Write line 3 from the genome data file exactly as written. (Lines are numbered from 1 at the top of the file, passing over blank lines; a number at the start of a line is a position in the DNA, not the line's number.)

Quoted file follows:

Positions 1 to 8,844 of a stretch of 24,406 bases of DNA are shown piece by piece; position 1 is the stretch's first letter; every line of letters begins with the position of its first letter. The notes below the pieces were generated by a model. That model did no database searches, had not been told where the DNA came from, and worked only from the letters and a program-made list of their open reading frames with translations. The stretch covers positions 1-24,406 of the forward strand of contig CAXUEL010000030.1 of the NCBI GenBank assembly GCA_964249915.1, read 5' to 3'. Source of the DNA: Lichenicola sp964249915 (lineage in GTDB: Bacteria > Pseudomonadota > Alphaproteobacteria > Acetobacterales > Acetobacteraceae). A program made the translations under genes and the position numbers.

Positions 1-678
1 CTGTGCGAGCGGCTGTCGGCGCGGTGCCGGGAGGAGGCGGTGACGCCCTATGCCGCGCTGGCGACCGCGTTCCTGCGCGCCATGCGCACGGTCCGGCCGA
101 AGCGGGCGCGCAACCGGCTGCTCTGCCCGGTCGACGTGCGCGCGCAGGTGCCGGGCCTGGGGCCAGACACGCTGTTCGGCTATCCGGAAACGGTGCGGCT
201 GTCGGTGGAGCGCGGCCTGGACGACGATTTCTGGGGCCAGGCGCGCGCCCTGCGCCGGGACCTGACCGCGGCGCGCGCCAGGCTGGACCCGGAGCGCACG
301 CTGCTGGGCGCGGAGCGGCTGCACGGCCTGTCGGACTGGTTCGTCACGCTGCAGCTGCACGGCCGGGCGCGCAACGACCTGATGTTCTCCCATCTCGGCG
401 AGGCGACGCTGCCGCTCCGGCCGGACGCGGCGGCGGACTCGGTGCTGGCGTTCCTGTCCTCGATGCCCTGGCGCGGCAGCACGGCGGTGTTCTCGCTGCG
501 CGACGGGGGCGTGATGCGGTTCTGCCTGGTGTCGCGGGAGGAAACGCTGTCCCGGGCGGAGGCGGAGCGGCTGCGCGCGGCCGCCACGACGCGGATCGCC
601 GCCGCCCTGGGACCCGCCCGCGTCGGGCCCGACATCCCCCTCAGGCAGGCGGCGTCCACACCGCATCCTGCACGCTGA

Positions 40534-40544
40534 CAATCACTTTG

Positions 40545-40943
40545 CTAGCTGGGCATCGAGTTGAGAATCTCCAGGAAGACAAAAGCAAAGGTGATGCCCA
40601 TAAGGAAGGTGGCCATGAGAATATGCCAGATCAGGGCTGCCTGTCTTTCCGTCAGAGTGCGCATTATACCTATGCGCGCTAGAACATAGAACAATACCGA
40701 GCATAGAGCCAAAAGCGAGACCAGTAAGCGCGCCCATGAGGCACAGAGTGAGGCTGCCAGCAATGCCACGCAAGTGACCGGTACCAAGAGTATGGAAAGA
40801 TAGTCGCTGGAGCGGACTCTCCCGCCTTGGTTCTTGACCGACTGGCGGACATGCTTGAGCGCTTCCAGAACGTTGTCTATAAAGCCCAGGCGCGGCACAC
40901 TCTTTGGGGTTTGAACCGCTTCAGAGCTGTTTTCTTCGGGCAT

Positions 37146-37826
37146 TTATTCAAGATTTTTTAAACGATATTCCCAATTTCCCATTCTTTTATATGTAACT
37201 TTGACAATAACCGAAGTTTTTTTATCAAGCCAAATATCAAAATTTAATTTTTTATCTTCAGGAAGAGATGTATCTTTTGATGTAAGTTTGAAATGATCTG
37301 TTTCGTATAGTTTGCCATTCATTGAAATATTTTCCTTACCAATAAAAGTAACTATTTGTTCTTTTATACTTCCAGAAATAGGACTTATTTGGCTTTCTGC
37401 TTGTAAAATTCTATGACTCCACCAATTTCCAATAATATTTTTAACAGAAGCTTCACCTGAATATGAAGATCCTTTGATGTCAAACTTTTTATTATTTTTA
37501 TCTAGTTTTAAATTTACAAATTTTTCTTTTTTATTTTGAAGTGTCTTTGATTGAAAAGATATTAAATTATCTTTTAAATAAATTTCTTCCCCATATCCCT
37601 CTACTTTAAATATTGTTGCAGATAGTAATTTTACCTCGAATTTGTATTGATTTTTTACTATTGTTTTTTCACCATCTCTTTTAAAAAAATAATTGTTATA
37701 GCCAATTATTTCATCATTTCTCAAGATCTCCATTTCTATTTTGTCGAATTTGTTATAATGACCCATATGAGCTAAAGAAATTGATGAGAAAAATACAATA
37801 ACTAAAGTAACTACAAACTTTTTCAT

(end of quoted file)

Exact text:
1 CTGTGCGAGCGGCTGTCGGCGCGGTGCCGGGAGGAGGCGGTGACGCCCTATGCCGCGCTGGCGACCGCGTTCCTGCGCGCCATGCGCACGGTCCGGCCGA